I have a feeling there would be almost no Lego investor that would select 5525 Amusement Park, Set A, over 7191 Ultimate Collector Series X-Wing, Set B, to add to their investment portfolio. This commandment is erroneous and not worth the tablet it’s engraved on.
Commandment #8: Thou shalt invest in licensed themes instead of non-licensed themes
I have seen this truism sprinkled throughout the Discussion Forum, and was curious if it was actually true. It turns out that among themes with above average CAGR, 6 of 28, or 21%, are licensed, while, 15% of below average themes (8 of 55) are licensed. This 6% difference doesn’t provide a compelling case that licensed themes perform better, so I wouldn’t use it as a rule of thumb. A theme’s secondary market performance will be determined by its demand, not whether it’s licensed. Anyone that invested in Prince of Persia because it was a licensed theme took some real lumps. It’s also telling that 80% of themes with above average CAGR are non-licensed themes. Ninjago, Friends, and Power Miners are all very successful non-licensed themes that beat a majority of licensed themes. This commandment should not be utilized for making investment decisions. Drop that tablet.
Commandment #9: Thou shalt invest in Lord of the Rings I have noticed the exuberance of many BP members for the first release of the Lord of the Rings theme, and must admit I was excited for last year’s theme release. From an investment perspective, one would think the first wave of a theme based upon the most popular fantasy epic of all time should translate to high sales and high demand, but let’s try to support this opinion through assessing a similar theme’s prior performance. Harry Potter is also theme based upon a highly popular book series, and could be considered the flagship “wizarding” epic, akin to LOTR’s position in the fantasy genre. The first wave of the HP theme was released way back in 2001, and every set performed well post-EOL:
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While the table above illustrates the incredible returns from the first year of HP released sets, there is a significant difference between the two themes’ first wave of sets. At the time of Lego’s first HP release in 2001, the Potter craze was still relatively new, and Lego was able to capitalize on the freshness and fervor of Potter-mania. Not so with LOTR: this theme was released after all three movies had already been retired to DVD. While this may temper demand for the first wave of LOTR sets slightly, I still think the large base of LOTR fans will fuel great secondary market sales of all sets of LOTR’s first wave. Additionally, the second wave of LOTR sets includes two awesome, yet-to-be released sets: Pirate Ship Ambush (a ship) and Tower of Orthanc (a mega-build with serious playability and depth). These sets alone should increase the popularity of an already successful theme and ensure the first wave of sets perform well after retirement. Chisel this commandment in stone and put it behind glass!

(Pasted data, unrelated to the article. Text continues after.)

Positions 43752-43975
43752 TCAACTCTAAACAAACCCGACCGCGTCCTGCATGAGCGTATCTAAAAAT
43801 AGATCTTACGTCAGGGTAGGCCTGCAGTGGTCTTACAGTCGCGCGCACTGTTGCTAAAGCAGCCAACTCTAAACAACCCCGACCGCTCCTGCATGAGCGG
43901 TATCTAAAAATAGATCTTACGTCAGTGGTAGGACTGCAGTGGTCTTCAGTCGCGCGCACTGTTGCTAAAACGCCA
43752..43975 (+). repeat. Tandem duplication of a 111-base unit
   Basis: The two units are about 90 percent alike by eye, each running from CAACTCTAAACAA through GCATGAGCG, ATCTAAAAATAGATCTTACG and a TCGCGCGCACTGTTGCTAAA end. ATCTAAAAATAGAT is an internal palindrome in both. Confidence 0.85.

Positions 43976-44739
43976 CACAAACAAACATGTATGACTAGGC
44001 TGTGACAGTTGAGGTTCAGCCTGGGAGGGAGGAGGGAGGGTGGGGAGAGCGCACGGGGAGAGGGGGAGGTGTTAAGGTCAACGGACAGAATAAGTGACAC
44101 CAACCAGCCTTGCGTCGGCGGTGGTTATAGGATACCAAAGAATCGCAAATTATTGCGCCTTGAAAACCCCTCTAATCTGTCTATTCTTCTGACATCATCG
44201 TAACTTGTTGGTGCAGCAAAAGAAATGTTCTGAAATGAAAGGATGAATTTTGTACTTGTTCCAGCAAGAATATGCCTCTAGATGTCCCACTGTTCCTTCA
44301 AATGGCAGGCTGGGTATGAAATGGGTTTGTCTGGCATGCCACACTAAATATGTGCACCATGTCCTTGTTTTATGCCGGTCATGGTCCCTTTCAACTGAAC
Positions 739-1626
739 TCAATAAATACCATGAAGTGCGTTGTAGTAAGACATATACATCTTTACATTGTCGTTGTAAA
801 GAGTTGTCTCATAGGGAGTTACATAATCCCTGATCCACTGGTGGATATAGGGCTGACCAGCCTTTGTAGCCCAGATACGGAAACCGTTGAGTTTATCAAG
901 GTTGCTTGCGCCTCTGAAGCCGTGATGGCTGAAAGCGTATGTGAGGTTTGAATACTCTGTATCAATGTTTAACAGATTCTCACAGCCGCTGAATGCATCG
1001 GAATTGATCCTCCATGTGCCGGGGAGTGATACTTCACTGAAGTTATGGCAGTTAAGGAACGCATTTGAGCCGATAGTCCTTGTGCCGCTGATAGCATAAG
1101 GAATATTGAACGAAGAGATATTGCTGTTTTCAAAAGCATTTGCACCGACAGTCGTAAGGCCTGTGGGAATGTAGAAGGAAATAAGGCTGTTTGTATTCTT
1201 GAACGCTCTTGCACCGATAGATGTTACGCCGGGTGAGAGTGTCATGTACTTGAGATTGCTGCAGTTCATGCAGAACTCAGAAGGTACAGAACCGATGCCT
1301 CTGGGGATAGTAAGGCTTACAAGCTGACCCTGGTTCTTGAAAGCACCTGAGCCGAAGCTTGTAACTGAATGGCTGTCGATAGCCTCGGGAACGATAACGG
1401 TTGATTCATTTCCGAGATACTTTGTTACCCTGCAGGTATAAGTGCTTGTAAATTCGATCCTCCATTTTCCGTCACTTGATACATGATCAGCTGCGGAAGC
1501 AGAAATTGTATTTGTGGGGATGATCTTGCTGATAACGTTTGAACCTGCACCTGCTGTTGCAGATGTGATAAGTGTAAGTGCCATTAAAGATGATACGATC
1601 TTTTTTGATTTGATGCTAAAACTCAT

Commandment #10: Thou shalt fear a bubble
Besides Lego’s 50% discount off a certain starship, the possibility of a looming Lego investment bubble is the most hotly debated topic on Brickpicker’s Discussion Forum. I don’t want to rehash whether there may or may not be a bubble, but I do want to discuss how to insulate yourself from the fears of one.
First, it should go without saying that Lego investors should always consider the RAMIFICATIONS of a bubble before succumbing to the allure of 10179-type profits and plowing a bunch of money into Lego sets. Every investor should ask themselves the following questions:
What is my appetite for risk? Am I prepared to lose money? Is this a hobby or is this a job? How much time do I want to spend investing? What is my timeline for making profits? Am I in this for quick money, or long term returns? The answer to these questions should tell you the type of investor you are, and shape your investing strategy. If you have a small appetite for risk, are enjoying Lego investing as a hobby with a small time commitment, and want to make quick profits, your portfolio selections will be much different than someone with a high appetite for risk that is willing to tie their money up for a few years. Those that are risk averse, or fear a bubble, should probably keep their portfolios small for a cycle or two until they’re comfortable with how the Lego secondary market performs, and how small should depend upon your disposable income. Regardless of investment type, the happiest investors always invest with a plan tailored to their specific risk tolerance, activity level and sales duration, and adjust their plan as they learn more about the market and about themselves as investors. In the end, that’s really the only commandment that belongs on the tablet.
As always, invest accordingly.
*Graphic image for title came from bricktestament.com